CHICAGO - Look past the cheesy carbs and b-boy poses, this shiny mo-cap reboot of cartoon juggernaut “Teenage Mutant Ninja Turtles” offers slick entertainment that makes for a welcome surprise for middle school fare. Proving that executive producer Michael Bay has both grown up but it still frightfully in tune with what jazzes teens, this surprise box office hit is indeed a nice slice of a blockbuster spectacle, whether or not a viewer cares about the turtles or not.
Film Review: Harmless ‘The Three Stooges’ Can’t Deliver the Goods
CHICAGO – Moe, Larry and Curly are three of the most popular names in the show business universe, and bringing them back to life in the new film “The Three Stooges” was a questionable risk. The re-imaging, with Chris Diamantopoulous, Sean Hayes and Will Sasso filling the trio’s roles, is a loving tribute that unfortunately veers in too many “Un-Stooge” like directions.
What works immediately is the care and detail given the famous comedy team by the three leads stepping into the personalities. It was obvious that they wanted to make sure that the Stooge essence was honored, and that mission was accomplished. None of the three pushed the characters, they simply played them as faithfully as their talent could deliver. The standout was Chris Diamantopoulous’s Moe, who honored the character (and subsequently, the real man) so much that it felt like a time machine has transported the bowl haircut eye poker forward to our world. Delivering the “narrative” was a different scenario. The plot didn’t fit in with the care given to the three. It was unfunny and mostly just stupid.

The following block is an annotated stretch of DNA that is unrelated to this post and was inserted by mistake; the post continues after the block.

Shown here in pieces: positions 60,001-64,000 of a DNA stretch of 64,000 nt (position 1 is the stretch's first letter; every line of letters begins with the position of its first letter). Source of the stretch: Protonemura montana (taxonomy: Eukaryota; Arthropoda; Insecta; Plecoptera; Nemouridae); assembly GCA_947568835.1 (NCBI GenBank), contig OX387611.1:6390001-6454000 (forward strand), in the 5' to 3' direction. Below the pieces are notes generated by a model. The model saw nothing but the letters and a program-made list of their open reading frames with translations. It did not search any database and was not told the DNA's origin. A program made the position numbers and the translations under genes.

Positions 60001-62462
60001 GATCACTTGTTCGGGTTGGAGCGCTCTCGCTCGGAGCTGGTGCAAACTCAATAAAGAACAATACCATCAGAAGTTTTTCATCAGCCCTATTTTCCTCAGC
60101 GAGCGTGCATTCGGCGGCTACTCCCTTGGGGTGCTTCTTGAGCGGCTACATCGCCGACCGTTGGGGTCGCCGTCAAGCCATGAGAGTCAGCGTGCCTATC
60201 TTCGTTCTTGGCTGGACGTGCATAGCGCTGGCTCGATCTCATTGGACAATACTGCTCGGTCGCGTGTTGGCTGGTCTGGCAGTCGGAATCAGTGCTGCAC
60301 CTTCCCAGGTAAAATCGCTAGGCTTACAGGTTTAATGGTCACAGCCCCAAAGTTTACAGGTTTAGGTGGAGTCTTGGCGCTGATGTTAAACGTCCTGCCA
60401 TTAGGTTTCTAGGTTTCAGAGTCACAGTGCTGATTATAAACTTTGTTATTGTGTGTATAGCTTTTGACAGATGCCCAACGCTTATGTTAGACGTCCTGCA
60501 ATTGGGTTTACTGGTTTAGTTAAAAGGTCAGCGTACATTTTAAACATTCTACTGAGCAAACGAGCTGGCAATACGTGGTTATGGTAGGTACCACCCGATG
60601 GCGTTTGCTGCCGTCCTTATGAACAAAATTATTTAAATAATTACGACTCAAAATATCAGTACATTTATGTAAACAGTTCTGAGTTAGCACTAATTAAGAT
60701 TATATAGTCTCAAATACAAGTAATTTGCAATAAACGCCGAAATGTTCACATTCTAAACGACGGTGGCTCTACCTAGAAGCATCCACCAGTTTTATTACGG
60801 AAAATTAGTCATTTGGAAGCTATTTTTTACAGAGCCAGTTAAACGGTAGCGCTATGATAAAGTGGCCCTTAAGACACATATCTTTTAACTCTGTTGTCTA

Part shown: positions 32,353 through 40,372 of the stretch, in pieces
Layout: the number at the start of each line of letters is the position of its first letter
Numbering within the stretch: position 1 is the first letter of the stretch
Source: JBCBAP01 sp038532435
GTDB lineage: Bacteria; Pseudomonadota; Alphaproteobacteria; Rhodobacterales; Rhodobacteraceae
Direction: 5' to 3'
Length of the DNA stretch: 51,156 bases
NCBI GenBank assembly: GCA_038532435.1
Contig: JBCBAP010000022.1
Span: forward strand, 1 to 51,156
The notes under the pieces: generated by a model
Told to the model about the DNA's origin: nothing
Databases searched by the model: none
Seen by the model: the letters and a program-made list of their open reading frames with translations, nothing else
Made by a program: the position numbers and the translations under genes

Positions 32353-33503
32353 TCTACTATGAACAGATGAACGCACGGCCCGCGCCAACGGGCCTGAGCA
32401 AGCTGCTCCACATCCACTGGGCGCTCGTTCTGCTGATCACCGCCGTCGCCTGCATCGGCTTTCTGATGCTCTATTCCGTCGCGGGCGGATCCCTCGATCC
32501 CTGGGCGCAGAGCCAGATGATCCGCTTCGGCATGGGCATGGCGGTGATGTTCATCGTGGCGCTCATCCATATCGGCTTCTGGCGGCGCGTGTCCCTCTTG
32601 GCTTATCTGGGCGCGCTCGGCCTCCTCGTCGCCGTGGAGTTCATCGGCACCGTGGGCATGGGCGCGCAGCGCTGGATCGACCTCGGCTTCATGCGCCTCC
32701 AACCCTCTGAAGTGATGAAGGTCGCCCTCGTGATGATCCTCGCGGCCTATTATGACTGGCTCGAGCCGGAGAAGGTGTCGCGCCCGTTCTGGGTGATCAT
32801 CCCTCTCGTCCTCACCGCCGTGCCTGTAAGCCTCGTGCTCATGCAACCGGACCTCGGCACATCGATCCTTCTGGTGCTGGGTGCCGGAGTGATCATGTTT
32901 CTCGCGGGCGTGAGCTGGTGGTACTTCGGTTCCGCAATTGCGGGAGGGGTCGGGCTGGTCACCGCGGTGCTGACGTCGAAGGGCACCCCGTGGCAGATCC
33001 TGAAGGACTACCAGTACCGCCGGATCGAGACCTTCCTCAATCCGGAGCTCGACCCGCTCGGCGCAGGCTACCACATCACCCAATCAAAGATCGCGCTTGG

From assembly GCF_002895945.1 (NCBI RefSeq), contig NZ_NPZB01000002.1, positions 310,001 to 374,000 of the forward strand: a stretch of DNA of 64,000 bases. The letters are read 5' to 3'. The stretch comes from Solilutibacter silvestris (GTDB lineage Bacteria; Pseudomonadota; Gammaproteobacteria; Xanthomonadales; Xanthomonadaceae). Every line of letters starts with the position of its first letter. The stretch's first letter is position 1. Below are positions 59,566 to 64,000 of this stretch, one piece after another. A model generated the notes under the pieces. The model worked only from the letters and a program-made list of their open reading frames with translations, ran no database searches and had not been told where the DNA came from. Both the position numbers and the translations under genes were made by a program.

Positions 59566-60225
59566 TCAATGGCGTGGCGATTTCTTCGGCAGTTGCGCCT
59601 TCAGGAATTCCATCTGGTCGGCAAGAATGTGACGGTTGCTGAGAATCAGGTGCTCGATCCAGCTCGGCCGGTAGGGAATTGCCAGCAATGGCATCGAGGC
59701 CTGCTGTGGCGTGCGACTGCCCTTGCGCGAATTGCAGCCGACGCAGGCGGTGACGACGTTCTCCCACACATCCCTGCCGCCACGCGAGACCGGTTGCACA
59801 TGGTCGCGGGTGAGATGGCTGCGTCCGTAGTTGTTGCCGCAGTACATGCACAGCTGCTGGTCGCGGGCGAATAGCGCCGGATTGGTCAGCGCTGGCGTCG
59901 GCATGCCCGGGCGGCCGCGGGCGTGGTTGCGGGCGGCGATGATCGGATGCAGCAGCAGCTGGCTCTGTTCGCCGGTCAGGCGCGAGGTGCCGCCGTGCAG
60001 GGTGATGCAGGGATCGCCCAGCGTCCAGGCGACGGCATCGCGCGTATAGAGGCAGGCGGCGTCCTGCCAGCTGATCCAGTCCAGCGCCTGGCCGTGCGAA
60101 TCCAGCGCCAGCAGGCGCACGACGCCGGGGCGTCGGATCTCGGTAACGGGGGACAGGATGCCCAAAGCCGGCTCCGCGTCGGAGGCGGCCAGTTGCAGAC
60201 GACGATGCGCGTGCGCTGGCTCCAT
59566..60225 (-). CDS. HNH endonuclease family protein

The “soy-cumstances” are lifted straight from Jake and Elwood Blues. Moe (Chris Diamantopoulous), Larry (Sean Hayes) and Curly (Will Sasso) are dropped off as babies to a Catholic orphanage. They are immediately loyal to each other, even as children, as Moe can’t go along with an adoption without bringing along the other two. This causes havoc in the institution, especially with Mother Superior (Jane Lynch), Sister Rosemary (Jennifer Hudson) and Sister Mary-Mengele (Larry David). They grow into adults without being adopted, taking on their familiar forms, motivations and show effects whenever hitting each other.
The three are finally thrust into the real world when the Catholic diocese needs $800,000 to keep the orphanage open. Instead of getting the band together, the moronic pals seek any kind of work. This involves a shady character named Lydia (Sofia Vergara), who hires the boys to put a hit on her husband Teddy (Kirby Heyborne). This is complicated by the fact that Teddy is a fellow orphan – it was he who was adopted instead of Moe into a rich family – and the Stooges muck up the job in a way that only they can.
Photo credit: Peter Iovino for Twentieth Century Fox